Proportionality reasoning is an established form of legal argumentation under international human rights law, employed by the European Court of Human Rights and the United Nations (UN) human rights treaty bodies alike. However, relatively little has been written about its precise role and content in relation to equality norms. Proportionality scholars tend to draw on other examples to demonstrate how proportionality reasoning works in practice, and legal scholarship on equality and non-discrimination has not fully explored whether or how proportionality argumentation can assist us in distinguishing lawful state practices from unlawful ones. This article picks up these loose ends and develops a model of proportionality assessment tailored to the non-discrimination context. The model breaks down proportionality argumentation into a step-by-step process and sets out clear criteria to be fulfilled at each step. It illustrates the distinctive features of balancing as a part of discrimination analysis and provides useful guidance to national authorities tasked with such balancing. It is anchored in existing non-discrimination jurisprudence but structured so as to facilitate more predictable outcomes than existing justification tests.
The Norwegian social security scandal concerns the right to export sickness benefits pursuant to EU Regulation 883/2004 on the Coordination of Social Security Systems. The Regulation is binding in Norway due to its membership in the EEA Agreement. Nonetheless, the Regulation has been largely disregarded in that country, and thousands of social security claims have been rejected, as Norway’s Social Security Act requires continued presence in Norway to retain payable benefits. In this context, some hundred individuals have been sentenced to prison for welfare fraud because they stayed in another EU/EEA State and exported cash benefits in the absence of a prior authorisation from Norwegian authorities.
Yet, legal uncertainty seems to remain, and the exact scope of the scandal is still unclear. The paper discusses the reach and depth of the rights afforded by Regulation 883/2004. It argues that the Regulation’s main rules on equal treatment (Articles 4 and 5) and the main rule on free movement (Article 7) provide an unconditional right to export sickness benefits in cash. It also provides an account of the internal, systemic, and constitutional integrity of the Regulation, and the equilibrium between coordination and harmonisation.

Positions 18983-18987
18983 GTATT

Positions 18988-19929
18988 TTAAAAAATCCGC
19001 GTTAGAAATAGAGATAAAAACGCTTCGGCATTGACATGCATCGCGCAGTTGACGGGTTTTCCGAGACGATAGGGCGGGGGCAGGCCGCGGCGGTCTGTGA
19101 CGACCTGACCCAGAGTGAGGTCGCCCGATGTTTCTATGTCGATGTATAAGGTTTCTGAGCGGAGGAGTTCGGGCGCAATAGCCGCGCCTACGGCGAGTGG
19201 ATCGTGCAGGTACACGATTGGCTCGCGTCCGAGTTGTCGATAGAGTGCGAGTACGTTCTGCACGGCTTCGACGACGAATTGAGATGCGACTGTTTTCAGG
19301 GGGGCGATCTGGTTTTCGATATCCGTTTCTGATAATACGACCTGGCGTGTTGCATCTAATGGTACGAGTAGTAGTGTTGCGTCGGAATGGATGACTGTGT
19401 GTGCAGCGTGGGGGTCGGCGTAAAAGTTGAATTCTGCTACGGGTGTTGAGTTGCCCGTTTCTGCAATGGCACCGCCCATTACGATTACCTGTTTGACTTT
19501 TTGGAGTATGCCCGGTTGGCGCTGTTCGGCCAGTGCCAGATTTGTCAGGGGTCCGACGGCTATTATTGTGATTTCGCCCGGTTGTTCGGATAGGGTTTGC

This paper aims to determine what the proper role of the judiciary should be in developing climate change policy. It does so in light of the sometimes contentious relationship between ‘activist’ or ‘progressive’ judges and the doctrine of separation of powers. This relationship has a long history by which much of human rights law has been shaped. The paper analyses the court judgments in the cases of Urgenda v Kingdom of the Netherlands, Juliana v United States, and Friends of the Irish Environment v Ireland in order to identify how different legal systems view this relationship. The paper also considers the upcoming climate case in the Supreme Court of Norway. In particular, the question is asked whether the separation of powers in Europe and the United States is a doctrine mandating systems of power balance rather than of strict separation.
Drawing on the argumentation from the Urgenda judgment, the paper concludes that the protection and development of human rights should be the main concern in climate change litigation. The judiciary should accordingly take an important role in climate change policy-making in order for the state to comply with its duty to instigate emission limits.
Oslo Law Review
3-2020, volume 7
Oslo Law Review was established in 2014, and publishes research articles from all areas of legal scholarship, as well as interdisciplinary articles or articles that engage with law from the perspective of other related disciplines (e.g. political science, anthropology, sociology, linguistics and philosophy).
Professor Lee A. Bygrave, Department of Private Law, University of Oslo
Luca Tosoni, Norwegian Research Center for Computers and Law, Department of Private Law, University of Oslo
Professor Vidar Halvorsen, Department of Criminology and Sociology of Law, University of Oslo
Doctoral Research Fellow Anders Narvestad, Department of Public and International Law, University of Oslo
Professor Alla Pozdnakova, Scandinavian Institute of Maritime Law, University of Oslo
Professor Shaheen Sardar Ali, University of Warwick
Professor Bert Jaap Koops, University of Tilburg
Professor Elise Poillot, University of Luxembourg
Professor Giovanni Sartor, European University Institute/University of Bologna
Professor Emeritus Carsten Smith, University of Oslo
Professor Lawrence Solum, University of Virginia
Design and typesetting: Type-it AS, Trondheim
Cover design: Scandinavian University Press, Sissel Tjernstad
ISSN online: 2387-3299
The journal is published by Scandinavian University Press (Universitetsforlaget) on behalf of the Faculty of Law at the University of Oslo.